The county has been negligent in failing to compute the expected COST of recharacterizing 2,139 acres of agricultural and residential land for intense industrial development. At the September 14th Planning Commission public hearing, the Planning Office was directly asked about project costs and their answer was a shrug. It is incomprehensibly irresponsible to recommend a project by presenting only its potential revenues without considering the offsetting costs and other potential ill-effects. The proposal is NOT all gain and no pain.

The county has consistently minimized the threat to water quality in the Occoquan reservoir, which supplies drinking water to the eastern districts of Prince William County. They refuse to conduct a study to assess the potential impacts until AFTER project approval, even though multiple water quality experts have urged them to do so beforehand. The county is already on record acknowledging the problem of excess salinity in the Occoquan reservoir and recommended additional studies are required to address the issue. Experts have told us that the only way to address excess salinity is through expensive desalinization processes that would require new facilities COSTING BILLIONS OF DOLLARS. Those hazards and costs will relegated to the poor souls remaining in Prince William long after the proposal’s advocates have fled. IS THAT SOCIAL JUSTICE?

What about the undefined costs and effects of transportation improvements required? The cost of widening a four-mile stretch of Pageland Lane alone would be up to $100 million. There are a multitude of other improvements required as suggested in VDOT’’s review of the CPA, but the biggest potential impact would be the resurrection of the Bi-County Parkway. Adding a 2,139-acre industrial development along the intended right-of-way will bring this loathsome project out of mothballs and have profoundly negative effect on communities along Route 234 as it becomes the new cut-through path for trucks bound from I-95 to Dulles airport. IS THAT SOCIAL JUSTICE?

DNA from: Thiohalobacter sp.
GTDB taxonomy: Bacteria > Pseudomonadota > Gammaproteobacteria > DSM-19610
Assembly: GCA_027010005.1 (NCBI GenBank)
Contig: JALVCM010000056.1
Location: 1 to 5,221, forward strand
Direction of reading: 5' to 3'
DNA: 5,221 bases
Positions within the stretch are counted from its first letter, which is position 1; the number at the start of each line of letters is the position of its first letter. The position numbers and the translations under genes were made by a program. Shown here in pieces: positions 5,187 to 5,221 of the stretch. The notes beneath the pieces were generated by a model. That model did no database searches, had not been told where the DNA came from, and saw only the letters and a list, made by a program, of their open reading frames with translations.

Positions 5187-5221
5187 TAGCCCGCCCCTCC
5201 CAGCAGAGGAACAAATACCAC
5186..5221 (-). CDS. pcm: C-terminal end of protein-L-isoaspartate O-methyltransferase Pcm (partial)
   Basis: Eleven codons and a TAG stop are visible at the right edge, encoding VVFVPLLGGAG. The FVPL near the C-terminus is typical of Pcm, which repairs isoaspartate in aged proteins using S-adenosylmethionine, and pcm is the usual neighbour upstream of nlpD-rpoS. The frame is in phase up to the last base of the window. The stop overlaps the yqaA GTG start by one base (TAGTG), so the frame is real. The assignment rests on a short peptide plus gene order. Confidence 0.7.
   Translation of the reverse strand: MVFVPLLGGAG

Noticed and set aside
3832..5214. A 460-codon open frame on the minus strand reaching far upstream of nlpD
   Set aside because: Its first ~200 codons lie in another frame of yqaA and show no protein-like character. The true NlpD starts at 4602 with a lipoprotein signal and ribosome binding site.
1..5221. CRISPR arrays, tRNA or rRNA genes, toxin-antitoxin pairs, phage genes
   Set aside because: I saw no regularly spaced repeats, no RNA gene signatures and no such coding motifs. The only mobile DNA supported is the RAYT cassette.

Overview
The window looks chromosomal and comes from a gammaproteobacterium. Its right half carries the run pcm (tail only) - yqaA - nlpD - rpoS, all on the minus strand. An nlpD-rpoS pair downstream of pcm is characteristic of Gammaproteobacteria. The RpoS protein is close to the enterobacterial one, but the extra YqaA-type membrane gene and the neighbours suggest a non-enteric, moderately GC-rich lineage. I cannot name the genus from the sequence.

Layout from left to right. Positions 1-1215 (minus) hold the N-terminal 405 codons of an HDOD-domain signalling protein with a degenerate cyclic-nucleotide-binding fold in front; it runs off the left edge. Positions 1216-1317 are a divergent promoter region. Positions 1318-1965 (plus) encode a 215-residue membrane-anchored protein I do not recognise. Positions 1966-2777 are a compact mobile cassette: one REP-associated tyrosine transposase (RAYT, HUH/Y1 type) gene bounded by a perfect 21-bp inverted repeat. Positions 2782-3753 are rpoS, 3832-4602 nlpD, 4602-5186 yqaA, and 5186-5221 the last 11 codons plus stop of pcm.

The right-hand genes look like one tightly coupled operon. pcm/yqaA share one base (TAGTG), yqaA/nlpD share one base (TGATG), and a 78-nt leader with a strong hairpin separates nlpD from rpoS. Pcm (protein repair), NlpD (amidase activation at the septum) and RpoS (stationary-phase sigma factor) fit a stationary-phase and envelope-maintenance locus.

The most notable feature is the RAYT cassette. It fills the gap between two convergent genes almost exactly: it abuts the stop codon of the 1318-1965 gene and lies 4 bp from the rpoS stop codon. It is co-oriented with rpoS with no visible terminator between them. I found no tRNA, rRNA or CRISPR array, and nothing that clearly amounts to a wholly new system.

Any rational discussion of the benefits and detriments of the Prince William Digital Gateway must also address the insincere narratives being peddled to promote the project. These include such overt appeals to demographic division as equating measures intended for rural and environmental preservation with “racial redlining”. Project advocates motivated by financial rewards have deliberately conflated environmental responsibility with racial discrimination and data center development with social justice. Consider if there are any elements of truth in these appeals or if they just are part of a cynical marketing scheme to stoke and exploit social resentments.

Who do they think they’re kidding?

Paul Benedict

I may have to reassess my opposition to the digital gateway.

Actually, I don't have a problem with data centers (they have to be someplace) as long as they don't tear up beautiful countryside. I would rather see all of the old eyesore buildings along Highway 1 in Woodbridge (from Gordon Blvd to Cardinal Ave) torn down and replaced with data centers. This would also reduce the murder rate in Prince William County as it would eliminate three 7-11 stores. And it would not destroy any historic cemeteries or disrespect the “oral history and family records substitute for government records when government records weren’t kept for Black families.” whatever that means.

Dick Grayson

Joke commission

Duke Nukem

When a commission of such power we have not seen before in the PWC lays down the hammer there is no option but to follow their guidance. I expect this to have more weight than any little citizen could ever have.

George Lawton IV

Inside Nova is like the Babylon Bee now with their